Formats all properties of the object with formatio.ascii. If the object can be fully represented in 80 characters, it's formatted in one line. Otherwise, it's nicely indented over as many lines as necessary. Circular references are represented by "[Circular]".

Objects created with custom constructors will be formatted as "[ConstructorName] { ... }". Set the excludeConstructors property to control what constructors are included in the output like this.

Formats a DOM element as HTML source. The tag name is represented in lower-case and all attributes and their values are included. The element's content is included, up to 20 characters. If the length exceeds 20 characters, it's truncated with a "[...]".

Guesses a function's name. If the function defines the displayName property (used by some debugging tools <http://trac.webkit.org/changeset/42478>_) it is preferred. If it is not found, the name property is tried. If no name can be found this way, an attempt is made to find the function name by looking at the function's toString() representation.

Attempts to guess the name of the constructor that created the object. It does so by getting the name of object.constructor using functionName. If a name is found, excludeConstructors is consulted. If the constructor name matches any of these elements, an empty string is returned, otherwise the name is returned.

Whether or not to quote simple strings. When set to false, simple strings are not quoted. Strings in arrays and objects will still be quoted, but ascii("Some string") will not gain additional quotes.

This property allows to limit the number of printed array elements or object properties. When set to 0, all elements will be included in output, any number greater than zero will set the limit to that number.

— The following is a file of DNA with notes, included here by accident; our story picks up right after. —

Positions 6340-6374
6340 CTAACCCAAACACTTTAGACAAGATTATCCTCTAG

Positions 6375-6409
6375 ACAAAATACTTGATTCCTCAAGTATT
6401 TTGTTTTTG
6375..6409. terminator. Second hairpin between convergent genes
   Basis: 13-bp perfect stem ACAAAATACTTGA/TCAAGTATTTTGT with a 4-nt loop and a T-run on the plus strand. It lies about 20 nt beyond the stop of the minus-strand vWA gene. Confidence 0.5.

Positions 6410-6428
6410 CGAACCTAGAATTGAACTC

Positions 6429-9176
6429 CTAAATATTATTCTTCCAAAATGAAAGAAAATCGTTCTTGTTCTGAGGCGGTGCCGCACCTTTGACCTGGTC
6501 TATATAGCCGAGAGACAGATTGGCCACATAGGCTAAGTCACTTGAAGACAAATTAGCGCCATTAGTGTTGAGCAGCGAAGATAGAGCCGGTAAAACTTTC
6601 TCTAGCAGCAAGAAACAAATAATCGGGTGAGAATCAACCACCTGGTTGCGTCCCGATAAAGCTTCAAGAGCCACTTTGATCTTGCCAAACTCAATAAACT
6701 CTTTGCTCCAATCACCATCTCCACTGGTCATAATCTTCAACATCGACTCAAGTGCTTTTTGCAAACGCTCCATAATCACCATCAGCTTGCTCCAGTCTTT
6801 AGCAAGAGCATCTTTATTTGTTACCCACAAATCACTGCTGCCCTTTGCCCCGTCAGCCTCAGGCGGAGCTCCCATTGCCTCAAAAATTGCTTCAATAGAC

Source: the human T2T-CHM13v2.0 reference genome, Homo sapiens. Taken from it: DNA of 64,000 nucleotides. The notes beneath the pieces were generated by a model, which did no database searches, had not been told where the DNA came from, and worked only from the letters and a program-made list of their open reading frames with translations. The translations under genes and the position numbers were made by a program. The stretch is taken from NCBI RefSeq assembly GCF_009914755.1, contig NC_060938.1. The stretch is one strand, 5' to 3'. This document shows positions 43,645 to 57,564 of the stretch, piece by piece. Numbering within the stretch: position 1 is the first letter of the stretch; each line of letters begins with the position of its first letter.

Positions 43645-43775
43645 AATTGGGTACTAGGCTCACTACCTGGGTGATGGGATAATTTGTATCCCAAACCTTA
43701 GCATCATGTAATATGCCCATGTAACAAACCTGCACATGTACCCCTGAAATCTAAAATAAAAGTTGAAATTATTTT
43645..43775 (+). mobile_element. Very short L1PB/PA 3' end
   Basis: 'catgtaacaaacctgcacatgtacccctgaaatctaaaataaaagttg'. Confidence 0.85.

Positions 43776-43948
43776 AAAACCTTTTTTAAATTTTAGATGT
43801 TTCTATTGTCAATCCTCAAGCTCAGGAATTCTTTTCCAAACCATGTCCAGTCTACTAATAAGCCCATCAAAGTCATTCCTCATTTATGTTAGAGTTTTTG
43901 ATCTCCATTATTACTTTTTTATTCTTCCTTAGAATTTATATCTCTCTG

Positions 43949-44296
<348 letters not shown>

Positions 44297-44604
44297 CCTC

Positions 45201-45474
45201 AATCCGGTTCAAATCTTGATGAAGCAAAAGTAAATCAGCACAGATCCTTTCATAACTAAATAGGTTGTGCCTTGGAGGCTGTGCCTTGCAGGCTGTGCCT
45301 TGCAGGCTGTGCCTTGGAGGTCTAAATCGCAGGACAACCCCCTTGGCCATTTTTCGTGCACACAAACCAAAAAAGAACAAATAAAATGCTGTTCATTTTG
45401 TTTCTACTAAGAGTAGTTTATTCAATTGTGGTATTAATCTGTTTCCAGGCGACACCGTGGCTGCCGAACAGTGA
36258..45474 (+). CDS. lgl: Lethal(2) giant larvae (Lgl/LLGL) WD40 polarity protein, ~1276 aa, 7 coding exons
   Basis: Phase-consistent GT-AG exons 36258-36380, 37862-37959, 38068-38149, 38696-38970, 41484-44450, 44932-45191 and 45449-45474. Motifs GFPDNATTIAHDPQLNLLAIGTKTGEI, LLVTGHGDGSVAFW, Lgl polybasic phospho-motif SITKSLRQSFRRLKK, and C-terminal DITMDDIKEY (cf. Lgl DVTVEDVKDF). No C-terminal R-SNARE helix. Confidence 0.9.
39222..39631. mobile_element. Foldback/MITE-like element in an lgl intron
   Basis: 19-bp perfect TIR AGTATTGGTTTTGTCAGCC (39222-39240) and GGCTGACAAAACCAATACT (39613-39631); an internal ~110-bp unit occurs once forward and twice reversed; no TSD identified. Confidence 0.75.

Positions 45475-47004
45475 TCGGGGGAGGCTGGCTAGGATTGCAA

An array of strings and/or regular expressions naming constructors that should be stripped from the formatted output. The default value skips objects created by Object and constructors that have one character names (which are typically used in Object.create shims).

While you can set this property directly on formatio.ascii, it is recommended to create an instance of formatio.ascii and override the property on that object.

Strings represent constructor names that should not be represented in the formatted output. Regular expressions are tested against constructor names when formatting. If the expression is a match, the constructor name is not included in the formatted output.

function Person(name) {
    this.name = name;
}
 
var person = new Person("Chris");
console.log(formatio.ascii(person));
 
// Outputs 
// [Person] { name: "Chris" } 
 
var formatter = Object.create(formatio);
formatter.excludeConstructors = ["Object", /^.$/, "Person"];
console.log(formatter.ascii(person));
 
// Outputs 
// { name: "Chris" } 
 
// Global overwrite, generally not recommended 
formatio.excludeConstructors = ["Object", /^.$/, "Person"];
console.log(formatio.ascii(person));
 
// Outputs 
// { name: "Chris" } 

1.1.2 (12.12.2014)